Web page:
Backpackers and campers have a wide range of stoves available to them ranging from all-in-one stove systems to general purpose units that can be used across a wide range of temperatures and locales. Backpacking stoves fall into three categories: isobutane canister stoves which are best for solo cooking and short trips, alcohol stoves which are best for ultralight backpacking and thru-hiking, and liquid fuel stoves which are best for group cooking, cold weather use, and international travel. Below are our picks for the best backpacking stoves of 2018.
The MSR Pocket Rocket 2 is compatible with all screw-type isobutane canisters. Compact and lightweight, it weighs 2.6 ounces and includes a built-in pot stand that’s compatible with a wide range of pots. When not in use, the arms of the pot stand fold down and fit into a small protective plastic case. The adjustable flame control is easy to use while wearing gloves and provides fine-grained control from a rolling boil to a slow simmer. The nice thing about buying a standalone stove like the Pocket Rocket 2 is that you can use it with several different best-of-breed pots and pans, instead of being locked into a single all-in-one stove and pot combination.
The Jetboil Flash is a fully integrated personal cook system that includes a stove, insulated pot w/lid, stove stand, and a plastic measuring cup/bowl. It’s designed to do one thing incredibly well, which is to rapidly boil water for drinks and to rehydrate backpacking/camping meals. Weighing 13.1 ounces, the Flash can boil a liter of water in 4 minutes and 30 seconds (although it can only boil a half lite at a time). A push button ignition system eliminates the need to light the stove while a color change indicator on the outside of the pot insulation cover lets you know when your water is hot. When not in use, the stove, stand and a 100 g gas canister fit inside the cook pot, making it easy to pack.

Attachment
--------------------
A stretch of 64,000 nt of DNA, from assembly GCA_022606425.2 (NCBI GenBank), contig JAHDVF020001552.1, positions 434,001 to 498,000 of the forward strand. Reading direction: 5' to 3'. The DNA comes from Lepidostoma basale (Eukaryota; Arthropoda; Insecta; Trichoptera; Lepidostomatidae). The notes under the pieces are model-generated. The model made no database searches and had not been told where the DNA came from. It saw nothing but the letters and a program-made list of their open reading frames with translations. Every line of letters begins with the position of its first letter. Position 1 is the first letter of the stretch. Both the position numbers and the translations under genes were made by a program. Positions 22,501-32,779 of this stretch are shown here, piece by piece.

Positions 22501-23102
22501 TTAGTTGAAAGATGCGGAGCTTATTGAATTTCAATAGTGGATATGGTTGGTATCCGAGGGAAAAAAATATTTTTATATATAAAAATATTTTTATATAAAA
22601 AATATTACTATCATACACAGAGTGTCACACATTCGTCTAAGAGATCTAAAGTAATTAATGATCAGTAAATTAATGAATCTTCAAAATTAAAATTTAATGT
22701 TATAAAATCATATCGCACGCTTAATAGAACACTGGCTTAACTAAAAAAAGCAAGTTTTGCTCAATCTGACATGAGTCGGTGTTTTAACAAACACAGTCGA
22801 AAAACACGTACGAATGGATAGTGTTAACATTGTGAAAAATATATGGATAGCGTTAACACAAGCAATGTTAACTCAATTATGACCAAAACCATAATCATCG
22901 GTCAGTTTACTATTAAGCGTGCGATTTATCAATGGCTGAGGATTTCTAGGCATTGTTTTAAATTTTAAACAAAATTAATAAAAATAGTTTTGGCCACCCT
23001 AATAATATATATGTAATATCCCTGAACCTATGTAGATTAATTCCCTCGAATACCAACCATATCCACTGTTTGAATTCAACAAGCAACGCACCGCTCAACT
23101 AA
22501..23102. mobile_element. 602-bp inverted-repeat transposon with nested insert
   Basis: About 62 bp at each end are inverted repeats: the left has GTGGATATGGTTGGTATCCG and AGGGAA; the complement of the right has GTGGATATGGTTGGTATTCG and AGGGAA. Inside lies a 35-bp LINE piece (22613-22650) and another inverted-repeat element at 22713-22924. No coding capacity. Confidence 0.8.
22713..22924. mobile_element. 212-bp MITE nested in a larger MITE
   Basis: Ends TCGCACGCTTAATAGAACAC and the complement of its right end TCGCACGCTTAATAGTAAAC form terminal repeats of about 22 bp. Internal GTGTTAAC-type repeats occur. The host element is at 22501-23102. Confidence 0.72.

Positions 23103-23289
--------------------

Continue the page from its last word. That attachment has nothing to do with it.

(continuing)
The MSR Windburner is another complete canister stove system that includes an insulated cook pot, stove, stabilizer, and plastic mug/bowl. The thing that sets it apart from the Jetboil Flash is its flame-less stove, wind resistance, and fuel efficiency. Called a radiant burner, it uses a completely enclosed heating element with an internal pressure regulator that makes the stove virtually impervious to outside conditions. Weighing 15.5 ounces, the Windburner can boil a liter of water in 4 minutes and 30 second minutes and is nearly twice as efficient as a Jetboil, so you get twice as many boils per gas canister. When it’s time to go, the Windburner stove system packs up into its cook pot, with space for a 110 g gas canister.
The Trail Designs Caldera Cone is an ultralight, all-in-one alcohol stove system with a combination wind screen/pot stand that’s fitted to one of several dozen cook pots that you specify when you order a Cone. It uses the Trail Design’s 12-10 stove which is designed to perform in the lower oxygen/higher heat environment found inside the Caldera cone systems. The Caldera Cone also includes an alcohol fuel bottle, measuring cup, and plastic caddy to roll up and carry all of the Cone’s components when not in use. The Caldera Cone is considered the gold standard for ultralight backpacking when it comes alcohol stove systems and only adds a few ounces to the weight of your cook pot and fuel.
Soto is a well-respected Japanese stove company known for making finely engineered stoves. The Soto Amicus (“friend” in Latin) includes many of the features found on their more expensive models including four pot supports and a recessed burner head that provides superior performance in windy conditions. The pot supports are permanently attached to the burner head, yet fold down compactly making it easy to store the stove and a gas canister in a wide variety of cooking pots. Weighing 2.8 ounces, the Amicus is a very powerful 10,000+ BTU stove, that can simmer or boil . It’s also available with or without a piezo igniter, and very reasonably priced.